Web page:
The benefits of dual nationality

Daniel Finkelstein writes in The Times about why he won’t be joining the rush for dual nationality (£) among those Britons who fear for their country’s future. Like me, he is the son of a refugee from the Nazis and perhaps this explains why he is able to define clearly, while not sharing them, the motivations of those – like me – who are exercising their right to another nationality:

“Their application is a sort of protest against Brexit and an insurance policy in case Brexit presages a less tolerant Britain or a calamitously poor one. And there are also some Jews who worry about a Corbyn government.”

He recalls in his childhood reading with his mother about the kings and queens of England:

“Only as an adult have I reflected that when the Tudor monarchs reigned, or even the Georgians, my family wasn’t here. We lived under distant emperors. But still, I reflect, we chose these great Britons and they chose us. Their countrymen gave us a home and our liberty and peace. And I’m never going to be part of something else.”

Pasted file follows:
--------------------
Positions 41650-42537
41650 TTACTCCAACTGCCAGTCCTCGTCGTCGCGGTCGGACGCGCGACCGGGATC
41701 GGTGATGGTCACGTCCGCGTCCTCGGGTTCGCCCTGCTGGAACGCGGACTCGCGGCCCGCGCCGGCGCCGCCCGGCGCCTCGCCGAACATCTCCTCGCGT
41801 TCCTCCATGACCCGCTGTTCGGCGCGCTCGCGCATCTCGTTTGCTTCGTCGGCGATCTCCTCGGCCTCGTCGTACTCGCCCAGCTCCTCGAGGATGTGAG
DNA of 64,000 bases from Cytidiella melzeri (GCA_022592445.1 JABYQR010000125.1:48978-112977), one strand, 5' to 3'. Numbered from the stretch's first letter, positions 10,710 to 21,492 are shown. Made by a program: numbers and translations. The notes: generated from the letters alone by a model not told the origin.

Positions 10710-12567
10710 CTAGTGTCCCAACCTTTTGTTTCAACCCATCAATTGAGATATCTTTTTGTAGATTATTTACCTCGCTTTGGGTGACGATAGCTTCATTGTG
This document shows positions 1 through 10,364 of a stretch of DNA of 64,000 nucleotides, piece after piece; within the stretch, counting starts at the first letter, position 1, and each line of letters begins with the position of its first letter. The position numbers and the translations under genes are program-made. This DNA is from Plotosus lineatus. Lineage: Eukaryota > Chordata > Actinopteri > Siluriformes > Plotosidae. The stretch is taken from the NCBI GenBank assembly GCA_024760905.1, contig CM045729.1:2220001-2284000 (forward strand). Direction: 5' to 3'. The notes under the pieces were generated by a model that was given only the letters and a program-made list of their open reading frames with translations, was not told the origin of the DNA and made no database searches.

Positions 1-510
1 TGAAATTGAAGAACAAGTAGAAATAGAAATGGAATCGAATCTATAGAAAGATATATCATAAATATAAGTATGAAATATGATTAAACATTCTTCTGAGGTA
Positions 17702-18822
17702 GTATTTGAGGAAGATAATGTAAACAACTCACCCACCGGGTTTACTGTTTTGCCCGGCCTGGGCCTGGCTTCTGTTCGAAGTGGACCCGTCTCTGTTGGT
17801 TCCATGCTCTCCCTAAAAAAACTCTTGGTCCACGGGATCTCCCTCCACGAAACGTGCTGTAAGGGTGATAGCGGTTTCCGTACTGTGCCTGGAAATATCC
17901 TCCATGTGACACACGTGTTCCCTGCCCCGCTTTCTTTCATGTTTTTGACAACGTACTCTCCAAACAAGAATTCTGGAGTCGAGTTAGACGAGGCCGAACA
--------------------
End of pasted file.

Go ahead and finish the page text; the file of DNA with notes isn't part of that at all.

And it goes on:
I can certainly relate to this sentiment. My father recalls his arrival at Dover in 1939 when he was eleven years old and had escaped with his parents from Czechoslovakia after it was occupied by the Nazis:

“There were no inquisitions into whether we had any rights to be entering Britain, or the type of unwelcoming unpleasantness present-day refugees and immigrants have to experience. There was no waiting about while officials decided whether we were to be allowed to enter the country. Quite simply: we were welcomed and that was that, and we were very, very grateful to be in England.”

That gratitude to the UK has stuck with him to this day and certainly informs my own attachment to this country.

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